It all goes back to one man’s passion for racing. Zora Arkus-Duntov was the only executive at GM to have raced a car at Le Mans, where he enjoyed class wins in 1954 and 1955. Duntov took his passion and experience and poured it into Chevrolet’s beauty queen, the Corvette, elevating the car to legendary status.
Duntov had the kind of expertise that only comes from putting it all on the line in a four-wheel drift. Throughout the Corvette’s development, he always had racing on his mind. Bill Mitchell called this quality “having gasoline in your veins,” and in Duntov’s case, it showed: No sooner had he stuffed the new 265 small-block into the ‘55 Vette than secret plans were hatched to build the first Corvette Le Mans racer, the Corvette SS.
It’s hard to imagine how Duntov kept the program secret from the GM brass for so long. But when the Corvette SS went public in 1957, management came down on him like an avalanche. The project was shelved, though fortunately the parts escaped the crusher. Two years later the running gear was used for Bill Mitchell’s Sting Ray racer, experiencing moderate success.
As much as Duntov wanted to build racing Vettes, he was relegated to making parts for independent racers. In 1960, with backdoor help from Duntov, privateer Briggs Cunningham built three Corvettes to race at Le Mans. He won First in his class and Eighth overall.
Then, in 1963, Duntov tried to sneak his lightweight Grand Sport Corvettes past the higher-ups. When word of the project leaked out, plans for a production Grand Sport were shelved indefinitely. Duntov spent the rest of his career improving the Vette and providing material support to private race teams.
In 1967 Dick Guldstrand and Bob Bondurant took an L88 Corvette to Le Mans. The team would ultimately drop out with mechanical problems, but not before the car had hit a top speed of 171 mph. Then, in 1972, John Greenwood and Dick Smothers raced the BFGoodrich L88 Corvette at Le Mans, dropping out after 10 hours. Greenwood was back at Le Mans in 1976 with his wild, “Batmobile” wide-body Corvette; he was sidelined after five hours.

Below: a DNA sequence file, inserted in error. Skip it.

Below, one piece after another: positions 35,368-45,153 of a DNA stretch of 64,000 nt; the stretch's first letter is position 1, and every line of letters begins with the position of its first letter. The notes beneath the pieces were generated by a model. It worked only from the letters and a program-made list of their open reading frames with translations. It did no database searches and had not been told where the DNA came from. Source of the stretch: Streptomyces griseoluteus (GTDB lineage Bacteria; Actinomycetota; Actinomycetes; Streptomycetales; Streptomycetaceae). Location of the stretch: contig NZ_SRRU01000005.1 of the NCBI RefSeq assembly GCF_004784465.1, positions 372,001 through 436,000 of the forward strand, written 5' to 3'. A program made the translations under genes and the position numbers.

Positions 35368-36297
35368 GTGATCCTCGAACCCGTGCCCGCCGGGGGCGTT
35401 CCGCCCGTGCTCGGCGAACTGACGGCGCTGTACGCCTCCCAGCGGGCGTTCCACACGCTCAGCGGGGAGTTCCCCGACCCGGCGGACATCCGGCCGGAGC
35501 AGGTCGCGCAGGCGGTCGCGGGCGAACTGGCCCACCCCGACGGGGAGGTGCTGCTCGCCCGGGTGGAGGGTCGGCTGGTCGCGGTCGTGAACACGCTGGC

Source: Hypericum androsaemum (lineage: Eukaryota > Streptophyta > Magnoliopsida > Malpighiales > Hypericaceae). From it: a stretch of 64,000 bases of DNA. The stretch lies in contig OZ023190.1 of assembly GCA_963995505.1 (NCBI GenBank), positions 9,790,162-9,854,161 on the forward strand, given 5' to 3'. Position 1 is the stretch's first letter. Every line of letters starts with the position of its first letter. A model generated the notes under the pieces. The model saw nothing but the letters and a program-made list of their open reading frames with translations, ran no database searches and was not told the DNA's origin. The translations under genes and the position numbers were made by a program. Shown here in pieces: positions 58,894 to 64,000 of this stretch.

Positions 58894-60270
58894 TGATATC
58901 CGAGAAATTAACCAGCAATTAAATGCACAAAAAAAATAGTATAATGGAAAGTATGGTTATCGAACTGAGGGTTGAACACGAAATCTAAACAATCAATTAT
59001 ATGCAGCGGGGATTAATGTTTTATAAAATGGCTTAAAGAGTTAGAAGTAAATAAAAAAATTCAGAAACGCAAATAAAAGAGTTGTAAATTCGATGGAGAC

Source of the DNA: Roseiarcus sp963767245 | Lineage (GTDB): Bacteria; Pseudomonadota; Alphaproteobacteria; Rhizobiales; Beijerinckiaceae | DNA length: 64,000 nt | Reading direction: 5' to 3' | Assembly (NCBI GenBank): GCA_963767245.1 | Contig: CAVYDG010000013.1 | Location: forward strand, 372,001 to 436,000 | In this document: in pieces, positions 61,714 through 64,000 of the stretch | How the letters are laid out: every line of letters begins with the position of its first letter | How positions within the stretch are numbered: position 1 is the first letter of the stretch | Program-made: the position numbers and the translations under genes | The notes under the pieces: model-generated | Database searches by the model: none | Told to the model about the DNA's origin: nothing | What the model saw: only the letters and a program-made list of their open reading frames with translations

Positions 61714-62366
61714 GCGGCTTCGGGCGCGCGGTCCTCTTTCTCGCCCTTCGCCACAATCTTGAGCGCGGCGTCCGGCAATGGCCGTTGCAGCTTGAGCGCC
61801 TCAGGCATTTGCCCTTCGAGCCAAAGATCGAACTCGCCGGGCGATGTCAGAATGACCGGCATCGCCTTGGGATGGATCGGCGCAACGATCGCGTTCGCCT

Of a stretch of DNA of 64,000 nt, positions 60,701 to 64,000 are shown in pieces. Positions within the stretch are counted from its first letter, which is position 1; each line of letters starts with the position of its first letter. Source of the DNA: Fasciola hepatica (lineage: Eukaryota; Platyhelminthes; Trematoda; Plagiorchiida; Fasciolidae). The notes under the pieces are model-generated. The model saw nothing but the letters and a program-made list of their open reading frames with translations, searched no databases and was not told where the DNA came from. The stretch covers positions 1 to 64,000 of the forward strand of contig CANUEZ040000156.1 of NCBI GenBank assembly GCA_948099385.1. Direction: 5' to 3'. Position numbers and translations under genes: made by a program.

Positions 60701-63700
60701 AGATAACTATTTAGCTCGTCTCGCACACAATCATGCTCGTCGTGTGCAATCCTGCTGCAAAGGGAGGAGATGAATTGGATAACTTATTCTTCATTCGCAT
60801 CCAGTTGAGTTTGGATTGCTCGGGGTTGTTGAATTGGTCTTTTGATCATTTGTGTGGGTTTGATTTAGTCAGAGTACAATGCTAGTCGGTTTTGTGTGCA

There wasn’t another major Corvette effort at Le Mans until 1995, when Reeves Callaway’s cars grabbed Second and Third Place class wins. With the C5 selling well, and a new attitude towards racing inside GM, Corvette fans saw the first factory-supported Corvette racer in 1999, in the form of the C5-R. After two years of sorting out the car, Duntov’s dream of a Corvette winning at Le Mans came true in 2001. The C5-R repeated the feat in 2002 and 2004. The 2004 season was the best to date, with 10 First Place wins in 10 races!
To celebrate the success of the C5-R Corvettes, Chevrolet offered the Commemorative Edition option on all ’04 Corvettes - coupes, convertibles, and the Z06. The paint scheme and stripes were based on the ‘04 C5-R cars, and every available performance and luxury feature was included. This was a $3,700 option for the coupe and convertible, and a $4,335 option on the Z06. A total of 6,899 units were built, accounting for 20 percent of all ’04 Vettes.
All Commemorative Edition cars had the special Le Mans blue paint, crossed-flags embroidery on the headrests, polished Z06 wheels with unique centers, and special emblems. The Z06 version also had a carbon-fiber hood that saved 10.6 pounds. The coupe and convertible had a two-tone shale interior, while the Z06 cars had a black interior.
Commemorative Edition Corvettes can often be found parked together at Corvette shows, making for an impressive display. It may have taken 48 years to win at Le Mans, but it was worth the wait. We owe it all to one man’s vision, many years ago. - K. Scott Teeters